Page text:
The Commission had an analysis of the 1999 American Housing Survey (AHS) completed, to better understand the present and future housing needs.2 While the overall report was an interesting compilation of american Housing Survey data, several critical flaws in the rental housing needs projections came to light during the Commission's review, largely the result of the shortcomings of the aHS data.3

The key flaws in the projections that make them of more limited value include:

  • They do not project or factor for income and wealth changes among the next generation of retirees.4

  • They do not correct for erroneous information in the american Housing Survey data, particularly with regard to income underreporting.5

  • While the projections are based on the Harvard projections of household and renter data for 2020, the projections for need for rental housing are based upon a ratio of rental housing units to needy homeowners and renters eliminating the important factor in the difference in growth rates for both populations leading to higher projections of need than otherwise indicated.6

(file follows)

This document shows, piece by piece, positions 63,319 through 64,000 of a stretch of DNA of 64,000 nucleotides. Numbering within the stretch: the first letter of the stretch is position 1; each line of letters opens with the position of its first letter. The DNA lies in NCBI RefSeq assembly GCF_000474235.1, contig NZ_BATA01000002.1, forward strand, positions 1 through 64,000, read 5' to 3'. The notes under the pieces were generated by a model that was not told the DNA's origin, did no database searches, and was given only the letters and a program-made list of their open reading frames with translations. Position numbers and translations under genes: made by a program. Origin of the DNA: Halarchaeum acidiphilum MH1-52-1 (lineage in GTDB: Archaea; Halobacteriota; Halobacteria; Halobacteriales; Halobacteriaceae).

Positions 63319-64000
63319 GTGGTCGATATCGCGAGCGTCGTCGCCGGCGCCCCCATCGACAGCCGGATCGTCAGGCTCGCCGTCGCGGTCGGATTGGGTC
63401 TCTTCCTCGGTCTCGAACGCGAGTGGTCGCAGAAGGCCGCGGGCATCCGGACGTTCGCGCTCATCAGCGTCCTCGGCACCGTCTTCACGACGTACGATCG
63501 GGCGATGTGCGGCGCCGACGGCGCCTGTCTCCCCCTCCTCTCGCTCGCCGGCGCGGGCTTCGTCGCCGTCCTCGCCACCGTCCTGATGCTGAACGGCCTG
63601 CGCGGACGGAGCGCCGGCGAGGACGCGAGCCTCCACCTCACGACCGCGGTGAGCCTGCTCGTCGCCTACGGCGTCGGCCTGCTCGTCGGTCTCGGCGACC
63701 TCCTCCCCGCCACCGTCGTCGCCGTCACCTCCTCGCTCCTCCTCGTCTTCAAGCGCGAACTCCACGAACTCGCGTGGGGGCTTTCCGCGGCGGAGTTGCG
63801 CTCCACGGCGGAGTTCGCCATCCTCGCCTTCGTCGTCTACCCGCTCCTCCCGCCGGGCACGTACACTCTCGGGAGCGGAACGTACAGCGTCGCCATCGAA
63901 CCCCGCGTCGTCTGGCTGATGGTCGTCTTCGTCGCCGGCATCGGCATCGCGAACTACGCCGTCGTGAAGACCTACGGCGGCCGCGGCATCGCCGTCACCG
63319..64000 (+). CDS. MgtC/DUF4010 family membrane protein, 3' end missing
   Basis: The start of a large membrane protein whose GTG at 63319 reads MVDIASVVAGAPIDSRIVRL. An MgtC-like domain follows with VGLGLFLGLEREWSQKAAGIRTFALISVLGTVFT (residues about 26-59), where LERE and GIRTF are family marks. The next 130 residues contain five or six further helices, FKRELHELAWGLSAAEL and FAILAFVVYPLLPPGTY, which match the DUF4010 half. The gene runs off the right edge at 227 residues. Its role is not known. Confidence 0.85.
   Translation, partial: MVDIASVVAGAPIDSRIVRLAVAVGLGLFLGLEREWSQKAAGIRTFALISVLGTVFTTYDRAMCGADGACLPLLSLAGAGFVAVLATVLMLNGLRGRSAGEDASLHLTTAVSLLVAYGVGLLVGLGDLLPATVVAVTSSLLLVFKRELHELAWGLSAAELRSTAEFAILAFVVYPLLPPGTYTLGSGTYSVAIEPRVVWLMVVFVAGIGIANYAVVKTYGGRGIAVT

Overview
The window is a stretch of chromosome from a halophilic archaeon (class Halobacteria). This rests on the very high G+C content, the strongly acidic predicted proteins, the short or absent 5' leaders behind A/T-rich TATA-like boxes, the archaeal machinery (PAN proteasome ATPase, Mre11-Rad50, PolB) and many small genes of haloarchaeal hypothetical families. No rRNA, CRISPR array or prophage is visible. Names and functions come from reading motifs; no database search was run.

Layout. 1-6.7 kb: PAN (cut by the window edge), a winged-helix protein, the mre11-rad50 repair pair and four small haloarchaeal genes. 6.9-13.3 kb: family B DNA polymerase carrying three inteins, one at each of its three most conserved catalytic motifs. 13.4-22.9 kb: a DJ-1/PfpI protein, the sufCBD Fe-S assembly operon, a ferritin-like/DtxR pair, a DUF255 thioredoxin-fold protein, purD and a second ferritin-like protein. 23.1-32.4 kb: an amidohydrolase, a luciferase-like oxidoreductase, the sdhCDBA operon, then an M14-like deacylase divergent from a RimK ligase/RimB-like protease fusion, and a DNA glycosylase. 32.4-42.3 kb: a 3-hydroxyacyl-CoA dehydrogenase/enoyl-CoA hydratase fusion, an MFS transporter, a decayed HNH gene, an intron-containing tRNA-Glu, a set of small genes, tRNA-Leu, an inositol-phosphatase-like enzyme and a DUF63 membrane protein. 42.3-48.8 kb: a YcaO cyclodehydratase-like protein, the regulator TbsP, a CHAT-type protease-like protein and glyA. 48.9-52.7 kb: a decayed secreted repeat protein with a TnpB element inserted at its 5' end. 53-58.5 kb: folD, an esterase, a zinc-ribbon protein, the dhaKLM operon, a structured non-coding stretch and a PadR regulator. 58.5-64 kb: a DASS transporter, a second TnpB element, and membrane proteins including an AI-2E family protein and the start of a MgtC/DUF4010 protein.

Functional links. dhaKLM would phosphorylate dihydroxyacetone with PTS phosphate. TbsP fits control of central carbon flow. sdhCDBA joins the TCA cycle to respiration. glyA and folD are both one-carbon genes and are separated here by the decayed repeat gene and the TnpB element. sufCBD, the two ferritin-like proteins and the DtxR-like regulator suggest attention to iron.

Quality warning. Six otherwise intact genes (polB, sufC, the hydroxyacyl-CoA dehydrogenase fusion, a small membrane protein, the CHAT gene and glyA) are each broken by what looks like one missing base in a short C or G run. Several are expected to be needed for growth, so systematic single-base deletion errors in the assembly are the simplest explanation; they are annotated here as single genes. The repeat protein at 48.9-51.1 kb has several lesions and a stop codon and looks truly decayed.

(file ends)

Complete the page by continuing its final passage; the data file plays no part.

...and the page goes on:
• The projection of owners and renters with unmet needs inflates the Harvard growth rates excessively in order to make up for the difference between 1999 and 2000 numbers.7

The commissioned report uses aHS data on self-reported "problems" with both rental and homeownership units to develop the base number of people in need of rental assistance, as opposed to projected need based upon a current number of people who would actually be eligible for assistance or would likely avail themselves of such assistance (i.e., renters who were eligible for rental assistance but not receiving it).8 Recent research indicates that the aHS base number, 1,216,000, is understated. andrew Kochera of the aaRp public policy Institute estimated that 1,721,266 government assisted rental housing units occupied by seniors existed in 1999.9 This number is widely cited.

assuming preservation of the present stock, under the commissioned report’s most ambitious scenario, establishing a 5 to 1 ratio of rent-assisted units to unassisted renters and homeowners, 545,461 new units would be needed over the next eighteen years or 30,303 units per year.10 Under this 2020 scenario, there would be rent-assisted units available for more than 40% of all 5,628,000 projected senior rental households.

Under the ratio adopted by the Commission maintaining a 5.82 ratio, the number would be 226,403 or 12,577 units per year. Under this 2020 scenario, there would be rent-assisted units available for more than one-third of all 5,628,000 projected senior rental households.

Therefore, the Minority Report projection of 60,000 units per year is excessive and not supported by careful analysis of the existing data.

Signed: Nancy Hooks, John Erickson, M’Liss Solove Houston, James Introne, James Swanson

4. State Housing Finance Agencies